A State within a State: Chiefly Power, Disintegration, and Contestation in Colonial Denkyira (Ghana)

In 1874, the British successfully gained political control over the territories of the Gold Coast, except the middle and northern territories, which were under the powerful Asante empire. In the process of colonization, the colonial authorities co-opted local rulers into their administration and effectively stripped them of their legitimate authority to rule. That is, the processes of co-opting local rulers into the British administration had the effect of undermining the authority of local rulers by turning them into instruments of ‘alien rule’ in the eyes of their own people, whilst at the same time, giving them more power over their people than they had customarily exercised.  This co-option again provided usurpers and other political upstarts the opportunities to test and challenge incumbent rulers. This created frequent instability in local politics in the colony. The result was political chaos that made it difficult for Africans to organize a centralized force to challenge British colonial rule. This paper examines the complex contestation of political power, which was created by colonial policies in the early 20th century Gold Coast. It reveals how the imposition of British rule on Denkyira birthed personality clashes and the ultimate engineering of disruptive processes in the local politics of Denkyira in the twentieth century. It argues that the imposition of British rule on the state exacerbated the personality clashes between the Kings of Denkyira and their divisional chiefs, and laid the foundation for political instability, which often resulted in Denkyira kings abdicating from power, riots, civil war, and other forms of disturbances in the state.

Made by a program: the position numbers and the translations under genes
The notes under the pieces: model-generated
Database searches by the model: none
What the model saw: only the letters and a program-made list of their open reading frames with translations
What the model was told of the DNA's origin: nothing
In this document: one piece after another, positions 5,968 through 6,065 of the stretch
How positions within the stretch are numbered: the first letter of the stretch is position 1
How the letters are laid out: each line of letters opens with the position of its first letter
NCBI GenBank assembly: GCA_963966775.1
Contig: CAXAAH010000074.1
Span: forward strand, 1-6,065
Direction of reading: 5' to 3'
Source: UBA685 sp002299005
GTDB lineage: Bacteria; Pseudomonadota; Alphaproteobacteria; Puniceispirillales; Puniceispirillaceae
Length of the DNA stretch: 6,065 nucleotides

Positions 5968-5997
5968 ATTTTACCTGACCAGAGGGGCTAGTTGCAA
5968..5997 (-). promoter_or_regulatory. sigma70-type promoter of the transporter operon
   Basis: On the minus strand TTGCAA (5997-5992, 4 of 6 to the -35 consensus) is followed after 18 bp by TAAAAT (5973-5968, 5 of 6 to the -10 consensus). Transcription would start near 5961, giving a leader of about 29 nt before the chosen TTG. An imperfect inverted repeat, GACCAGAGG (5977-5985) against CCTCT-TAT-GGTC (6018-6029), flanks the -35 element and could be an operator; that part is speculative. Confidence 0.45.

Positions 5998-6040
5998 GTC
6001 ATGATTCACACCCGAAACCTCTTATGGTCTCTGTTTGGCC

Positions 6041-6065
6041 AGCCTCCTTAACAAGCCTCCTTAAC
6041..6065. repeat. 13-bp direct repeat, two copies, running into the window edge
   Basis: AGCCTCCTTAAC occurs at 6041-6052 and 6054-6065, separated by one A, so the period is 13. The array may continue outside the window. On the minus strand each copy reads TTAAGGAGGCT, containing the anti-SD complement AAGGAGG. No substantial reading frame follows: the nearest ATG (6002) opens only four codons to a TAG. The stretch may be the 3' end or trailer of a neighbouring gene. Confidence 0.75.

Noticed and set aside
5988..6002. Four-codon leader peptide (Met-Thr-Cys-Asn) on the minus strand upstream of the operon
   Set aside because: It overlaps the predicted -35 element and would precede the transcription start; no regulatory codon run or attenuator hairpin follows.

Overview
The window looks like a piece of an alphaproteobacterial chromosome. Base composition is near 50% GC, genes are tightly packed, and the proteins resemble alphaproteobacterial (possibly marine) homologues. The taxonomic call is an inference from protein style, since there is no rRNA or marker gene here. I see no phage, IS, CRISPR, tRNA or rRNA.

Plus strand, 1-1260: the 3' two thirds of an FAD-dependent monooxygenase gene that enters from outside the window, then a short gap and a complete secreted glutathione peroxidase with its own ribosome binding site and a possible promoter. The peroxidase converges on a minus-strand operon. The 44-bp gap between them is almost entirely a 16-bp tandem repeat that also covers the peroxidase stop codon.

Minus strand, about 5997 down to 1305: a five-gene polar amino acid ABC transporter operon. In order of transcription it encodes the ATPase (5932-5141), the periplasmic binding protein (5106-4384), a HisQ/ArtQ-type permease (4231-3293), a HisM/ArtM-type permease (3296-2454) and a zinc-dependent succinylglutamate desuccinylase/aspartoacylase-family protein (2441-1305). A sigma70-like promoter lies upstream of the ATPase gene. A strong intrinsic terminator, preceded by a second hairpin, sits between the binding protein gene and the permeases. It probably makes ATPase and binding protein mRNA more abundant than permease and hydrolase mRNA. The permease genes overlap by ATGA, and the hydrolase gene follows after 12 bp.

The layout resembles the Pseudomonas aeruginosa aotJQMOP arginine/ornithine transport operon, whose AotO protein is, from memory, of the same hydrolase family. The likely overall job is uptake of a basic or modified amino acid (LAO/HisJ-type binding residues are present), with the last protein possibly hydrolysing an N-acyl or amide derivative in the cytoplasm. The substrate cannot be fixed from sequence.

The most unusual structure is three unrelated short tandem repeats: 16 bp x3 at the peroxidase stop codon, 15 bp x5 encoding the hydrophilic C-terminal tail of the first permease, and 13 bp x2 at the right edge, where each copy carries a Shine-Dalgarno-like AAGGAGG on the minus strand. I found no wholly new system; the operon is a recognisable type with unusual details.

Matthew Ayodele, Graduate Student, Stanford University

Reinventing Yoruba Medicine: Yoruba Healers and the Reinvention of Herbal Remedies in Colonial Lagos, 1930-1957

Recent scholarship in African history centered on locating African agency within colonial history. Historians of Africa have identified the pivotal role of Africans who served as clerks and interpreters as intermediaries and collaborators in the colonial project. However, one aspect that has been somewhat overlooked in scholarly discourse is how Africans and Europeans collaboratively transformed the medical landscape and reinvented religious and medical boundaries. This study delves into the collaboration between early twentieth-century Yoruba healers, local chiefs, and colonial officials to redefine Yoruba medicine, establish professional boundaries, and pursue social ambitions in colonial Lagos from 1930 to 1957. By examining the role of Yoruba healers within the medical landscape, I make a case for a shift in the study of African agency from the long history of intermediaries in the socio-political space to those in the medical space. The study investigates the social changes that marked the intricate web of power relations among Yoruba healers, local chiefs, and colonial officials during the first half of the twentieth century. I explore how Yoruba healers delineated professional boundaries and contested for the authority to define Yoruba medicine. Additionally, the study examines how Yoruba healers modernized and institutionalized Yoruba medicine along western lines to compete with European medicine. The study uses archival records, newspapers, published articles, and books.


Maria Murias Munoz, Graduate Student, ETH Zürich

The Historical Roots of African One-Party Systems